Beware of box store, low-cost generators. “It is easy to take a low-cost option without understanding the benefits of investing in a quality tool,” says Pernice. Many of these low-cost generators are not voltage regulated. “A generator without automatic voltage regulation (AVR) is going to slowly damage the generator and the tools.” You may not even realize it is happening. “It is just a slow death.”
But there are many misconceptions about the power output produced by generators equipped with AVR. “The AVR is constantly adjusting the fields and the loads to maintain the rpm of the generator at 60 cycles,” says Pernice. This provides effective power for most applications. “Any quality generator, whether it is conventional or inverter, is good,” says Pernice. “None of it is going to damage a good quality tool.” Basically, AVR-equipped generators provide suitable power quality, with inverter generators producing the best quality power.
There is an easy test to determine if a conventional generator produces good power output. Connect the generator to an uninterrupted power source (UPS). “If the generator produces a good sine wave, the UPS will switch from battery and take power from the generator,” says Pernice.
It is important to understand the concept of “clean” vs. “dirty” power when selecting a generator. Clean power produces an even sine wave of 60 Hz when measured with an oscilloscope. Dirty power includes surges, sags, sine wave distortions, etc.
“Most small power tools, heaters and lights are not affected significantly by the condition of the supply power sine wave,” says Bernier. “However, if the tool has an electronic control module, a dirty sine wave may cause the module to turn off the tool or prevent startup altogether. The job of the tool control module (brain box) is to protect the tool from high or low supply voltage and frequency. A dirty sine wave has low and high voltage spikes on the primary sine wave that can fool a tool control module into believing voltage is high or low. For example, a fusion welder (welds PVC gas line pipes together via a heated coupling collar) is sensitive to low or high voltage spikes on a dirty sine wave.”
According to Bernier, an inverter produces a sine wave with less than 2.5% harmonic distortion; tight AC voltage regulation (less than 3.0% no load to full load); and isochronous (less than 0.25% no load to full load) frequency regulation.
“Inverter generators create more than 300 sine waves per engine rotation, which makes the generators less prone to power fluctuations,” says Meyer. “This means they are preferable for sensitive electronics such as computers. The issue of noise is one that truly separates the two categories of generators.”
Technology Comes at a Price
The higher selling price of the inverter generator is due to expensive components and smaller economies of scale (smaller production volume). “However, the selling price will go lower as sales volumes grow and new technology becomes available,” says Bernie.
Conventional generators are usually 30% to 70% less expensive than a comparably sized inverter generator. Much of the cost difference is due to added complexity and additional components. The alternator system required on an inverter generator is a lot more expensive than a simple alternator on a conventional generator.
“If all you need is to deliver power, or to keep the power on, a traditional generator could work for you with less up-front cost,” says Meyer. “Thinking long term, it comes down to total cost of ownership. An inverter generator is more fuel efficient and less damaging for your tools, appliances and sensitive electronics, saving you money down the road.”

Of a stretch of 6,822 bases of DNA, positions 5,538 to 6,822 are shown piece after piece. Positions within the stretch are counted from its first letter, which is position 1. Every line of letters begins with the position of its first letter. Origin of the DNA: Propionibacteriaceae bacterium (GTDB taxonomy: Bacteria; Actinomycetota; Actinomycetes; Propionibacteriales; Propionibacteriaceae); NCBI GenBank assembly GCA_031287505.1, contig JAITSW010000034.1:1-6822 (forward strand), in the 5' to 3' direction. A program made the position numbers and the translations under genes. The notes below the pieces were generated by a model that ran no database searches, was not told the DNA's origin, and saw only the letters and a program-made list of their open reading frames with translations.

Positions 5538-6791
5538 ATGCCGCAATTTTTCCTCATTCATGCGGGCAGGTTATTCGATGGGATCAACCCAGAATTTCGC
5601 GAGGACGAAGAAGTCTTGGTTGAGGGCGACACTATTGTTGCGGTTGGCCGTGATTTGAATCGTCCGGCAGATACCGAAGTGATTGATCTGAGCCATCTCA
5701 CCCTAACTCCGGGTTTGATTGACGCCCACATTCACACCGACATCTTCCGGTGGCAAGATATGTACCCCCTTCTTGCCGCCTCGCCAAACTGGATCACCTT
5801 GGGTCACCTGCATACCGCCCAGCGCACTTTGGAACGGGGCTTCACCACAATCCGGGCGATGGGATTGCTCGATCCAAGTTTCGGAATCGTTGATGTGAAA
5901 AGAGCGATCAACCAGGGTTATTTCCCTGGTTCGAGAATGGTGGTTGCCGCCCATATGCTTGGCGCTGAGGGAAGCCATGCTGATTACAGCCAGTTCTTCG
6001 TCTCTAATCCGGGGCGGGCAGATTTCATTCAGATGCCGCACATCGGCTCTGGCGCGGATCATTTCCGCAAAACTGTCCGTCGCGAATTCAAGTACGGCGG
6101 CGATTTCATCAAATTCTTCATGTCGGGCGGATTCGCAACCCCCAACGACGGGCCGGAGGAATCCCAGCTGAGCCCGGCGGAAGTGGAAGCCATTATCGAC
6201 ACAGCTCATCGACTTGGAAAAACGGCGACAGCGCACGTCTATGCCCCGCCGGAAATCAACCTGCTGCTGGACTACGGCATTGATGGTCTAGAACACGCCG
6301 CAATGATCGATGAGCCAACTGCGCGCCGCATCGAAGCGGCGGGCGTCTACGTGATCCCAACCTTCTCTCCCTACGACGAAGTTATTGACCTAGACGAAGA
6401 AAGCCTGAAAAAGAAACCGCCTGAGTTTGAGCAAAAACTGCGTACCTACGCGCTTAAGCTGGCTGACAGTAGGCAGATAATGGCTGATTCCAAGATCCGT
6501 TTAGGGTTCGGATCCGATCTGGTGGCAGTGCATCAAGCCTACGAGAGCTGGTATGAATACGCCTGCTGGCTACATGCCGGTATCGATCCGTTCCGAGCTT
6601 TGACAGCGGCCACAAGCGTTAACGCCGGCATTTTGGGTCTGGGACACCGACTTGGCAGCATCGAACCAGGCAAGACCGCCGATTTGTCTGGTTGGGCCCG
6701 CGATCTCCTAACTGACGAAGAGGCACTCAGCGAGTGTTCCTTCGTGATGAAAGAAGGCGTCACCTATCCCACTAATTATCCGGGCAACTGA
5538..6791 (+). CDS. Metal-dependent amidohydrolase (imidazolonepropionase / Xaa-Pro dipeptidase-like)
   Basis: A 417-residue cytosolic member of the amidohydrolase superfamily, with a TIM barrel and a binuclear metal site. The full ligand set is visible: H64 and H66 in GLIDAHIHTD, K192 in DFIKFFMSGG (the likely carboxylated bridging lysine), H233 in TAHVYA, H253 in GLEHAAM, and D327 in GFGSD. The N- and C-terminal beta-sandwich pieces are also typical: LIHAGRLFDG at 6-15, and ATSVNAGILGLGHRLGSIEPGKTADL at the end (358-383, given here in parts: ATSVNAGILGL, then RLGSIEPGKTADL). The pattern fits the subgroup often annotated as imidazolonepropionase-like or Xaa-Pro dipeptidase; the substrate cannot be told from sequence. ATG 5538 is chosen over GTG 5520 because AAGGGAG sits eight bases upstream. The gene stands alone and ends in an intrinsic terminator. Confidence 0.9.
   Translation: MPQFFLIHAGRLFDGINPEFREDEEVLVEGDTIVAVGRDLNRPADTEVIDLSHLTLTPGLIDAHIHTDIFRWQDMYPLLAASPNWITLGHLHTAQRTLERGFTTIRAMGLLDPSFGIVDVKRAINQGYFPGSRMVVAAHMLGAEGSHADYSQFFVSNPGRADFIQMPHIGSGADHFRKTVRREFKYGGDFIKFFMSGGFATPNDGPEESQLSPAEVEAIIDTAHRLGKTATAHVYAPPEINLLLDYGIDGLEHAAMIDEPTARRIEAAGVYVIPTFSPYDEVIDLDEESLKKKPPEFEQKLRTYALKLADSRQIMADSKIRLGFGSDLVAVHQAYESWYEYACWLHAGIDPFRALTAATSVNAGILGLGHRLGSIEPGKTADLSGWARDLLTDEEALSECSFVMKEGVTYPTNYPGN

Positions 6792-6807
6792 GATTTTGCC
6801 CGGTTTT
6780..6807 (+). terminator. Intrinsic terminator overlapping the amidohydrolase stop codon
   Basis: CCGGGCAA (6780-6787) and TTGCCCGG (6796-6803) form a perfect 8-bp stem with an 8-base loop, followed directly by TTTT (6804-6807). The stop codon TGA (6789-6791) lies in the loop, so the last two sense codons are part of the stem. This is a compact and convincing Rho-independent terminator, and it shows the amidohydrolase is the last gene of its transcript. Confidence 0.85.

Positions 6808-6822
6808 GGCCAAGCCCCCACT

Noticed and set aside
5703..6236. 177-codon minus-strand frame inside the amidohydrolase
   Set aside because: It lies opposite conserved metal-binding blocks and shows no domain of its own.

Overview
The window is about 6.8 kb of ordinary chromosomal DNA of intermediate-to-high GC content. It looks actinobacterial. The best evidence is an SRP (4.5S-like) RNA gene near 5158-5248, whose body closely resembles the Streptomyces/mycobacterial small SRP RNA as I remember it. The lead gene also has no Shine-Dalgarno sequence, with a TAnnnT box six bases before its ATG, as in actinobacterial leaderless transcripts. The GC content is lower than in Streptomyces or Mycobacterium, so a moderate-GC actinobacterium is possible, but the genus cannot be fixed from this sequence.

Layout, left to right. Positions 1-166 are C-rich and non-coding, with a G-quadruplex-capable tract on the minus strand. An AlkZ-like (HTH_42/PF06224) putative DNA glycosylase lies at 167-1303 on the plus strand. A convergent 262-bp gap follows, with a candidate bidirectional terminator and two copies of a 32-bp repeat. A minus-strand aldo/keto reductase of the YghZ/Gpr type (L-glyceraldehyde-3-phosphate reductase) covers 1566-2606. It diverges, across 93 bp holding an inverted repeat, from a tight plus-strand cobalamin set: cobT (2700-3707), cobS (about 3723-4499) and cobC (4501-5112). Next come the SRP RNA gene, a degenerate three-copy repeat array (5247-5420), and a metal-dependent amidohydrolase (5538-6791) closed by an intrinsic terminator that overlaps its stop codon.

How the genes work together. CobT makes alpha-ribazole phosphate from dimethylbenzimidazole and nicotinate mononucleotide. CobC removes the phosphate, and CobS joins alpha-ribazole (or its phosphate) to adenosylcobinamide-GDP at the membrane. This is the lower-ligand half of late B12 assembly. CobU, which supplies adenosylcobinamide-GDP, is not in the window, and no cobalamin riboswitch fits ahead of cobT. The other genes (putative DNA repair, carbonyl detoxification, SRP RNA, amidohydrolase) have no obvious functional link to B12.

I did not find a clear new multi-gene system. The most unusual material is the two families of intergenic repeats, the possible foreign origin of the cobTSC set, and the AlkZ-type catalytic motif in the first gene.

But you really need to consider the application. “It is a cost/benefit relationship,” says Pernice. Portability and quiet operation are key factors.
One disadvantage of an inverter generator is you cannot start the same size electric motors as a traditional model. “The inverter generator power comes through a printed circuit board (inverter),” Bernier explains. “Components on the printed circuit board cannot tolerate high amp surges to start motors (e.g., portable air compressor motors).
“An inverter generator can surge about 1.2 times its run rating — e.g., 5,000 watts x 1.2 = 6,000 watts surge,” he continues. “A traditional generator with an AVR can surge about 2.0 times its run rating — e.g., 5,000 watts x 2 = 10,000 watts surge.”
You can get a conventional generator in virtually any size you need. Conversely, since inverter generators are relatively new and are not being produced in nearly as large of quantities as conventional generators, you will not have as many options.
“Inverter generators are mainly available in 1,000- to 4,000-watt models, which means that their maximum output capabilities are more limited than that of conventional generators, which come in just about any size you want — from 500 to 50,000 watts,” says Meyer.
While there are inverter generators available to 7,000 watts, Meyer notes, “Quiet operation and portability are the key reasons people choose an inverter, and that combination limits maximum output possibilities.”
It is possible to scale the technology larger. “There are towable inverter generators in the 20- to 50-kW size,” says Bernier.
“As you go up in size, there is no limitation in the technology,” Pernice adds. “It is more a matter of cost. It is more efficient, but it does cost more.”
However, most inverter generators can be paired with another identically sized unit to double the output capacity. “A special cable or kit allows users to connect two generators for greater power output,” says Meyer. “The kits can be purchased from most manufacturers.”
Paralleling two generators doubles the output. “If you have two guys working and you need a larger power unit, you just parallel them together,” says Pernice. This gives you the power you need without sacrificing portability.
Currently, it’s not possible to parallel three or more inverter generators. “But with technology changing every day, chances are good it will be possible in the future,” says Meyer.
While paralleling has advantages, it does increase costs. “The user should keep in mind that maintenance time and cost also doubles, along with fuel expenses,” says Meyer. “In any case, it’s always best to consider models that offer a low total cost of ownership through durable components, such as washable air filters, to save on continually purchasing replacement parts.”
Reliability has proven to be pretty equal between conventional and inverter generators. “Inverter generator reliability and durability is pretty close to a traditional generator when they are used within their limits,” says Bernier.